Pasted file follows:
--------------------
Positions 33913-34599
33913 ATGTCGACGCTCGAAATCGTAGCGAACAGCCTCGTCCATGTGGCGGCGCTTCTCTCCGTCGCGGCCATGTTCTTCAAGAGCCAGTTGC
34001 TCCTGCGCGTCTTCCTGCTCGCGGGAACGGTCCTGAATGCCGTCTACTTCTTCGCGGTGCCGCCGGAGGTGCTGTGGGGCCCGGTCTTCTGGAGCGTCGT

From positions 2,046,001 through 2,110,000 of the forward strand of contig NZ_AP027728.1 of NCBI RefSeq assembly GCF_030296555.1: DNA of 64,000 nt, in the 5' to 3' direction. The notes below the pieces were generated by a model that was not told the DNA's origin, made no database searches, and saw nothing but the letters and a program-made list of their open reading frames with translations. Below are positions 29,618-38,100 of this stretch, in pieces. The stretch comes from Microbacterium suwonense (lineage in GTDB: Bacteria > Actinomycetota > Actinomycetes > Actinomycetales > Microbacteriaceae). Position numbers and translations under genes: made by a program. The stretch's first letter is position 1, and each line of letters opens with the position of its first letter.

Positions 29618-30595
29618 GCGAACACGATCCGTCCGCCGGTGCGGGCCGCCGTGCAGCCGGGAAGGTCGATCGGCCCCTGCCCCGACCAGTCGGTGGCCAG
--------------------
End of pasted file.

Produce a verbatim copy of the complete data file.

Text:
Positions 33913-34599
33913 ATGTCGACGCTCGAAATCGTAGCGAACAGCCTCGTCCATGTGGCGGCGCTTCTCTCCGTCGCGGCCATGTTCTTCAAGAGCCAGTTGC
34001 TCCTGCGCGTCTTCCTGCTCGCGGGAACGGTCCTGAATGCCGTCTACTTCTTCGCGGTGCCGCCGGAGGTGCTGTGGGGCCCGGTCTTCTGGAGCGTCGT

From positions 2,046,001 through 2,110,000 of the forward strand of contig NZ_AP027728.1 of NCBI RefSeq assembly GCF_030296555.1: DNA of 64,000 nt, in the 5' to 3' direction. The notes below the pieces were generated by a model that was not told the DNA's origin, made no database searches, and saw nothing but the letters and a program-made list of their open reading frames with translations. Below are positions 29,618-38,100 of this stretch, in pieces. The stretch comes from Microbacterium suwonense (lineage in GTDB: Bacteria > Actinomycetota > Actinomycetes > Actinomycetales > Microbacteriaceae). Position numbers and translations under genes: made by a program. The stretch's first letter is position 1, and each line of letters opens with the position of its first letter.

Positions 29618-30595
29618 GCGAACACGATCCGTCCGCCGGTGCGGGCCGCCGTGCAGCCGGGAAGGTCGATCGGCCCCTGCCCCGACCAGTCGGTGGCCAG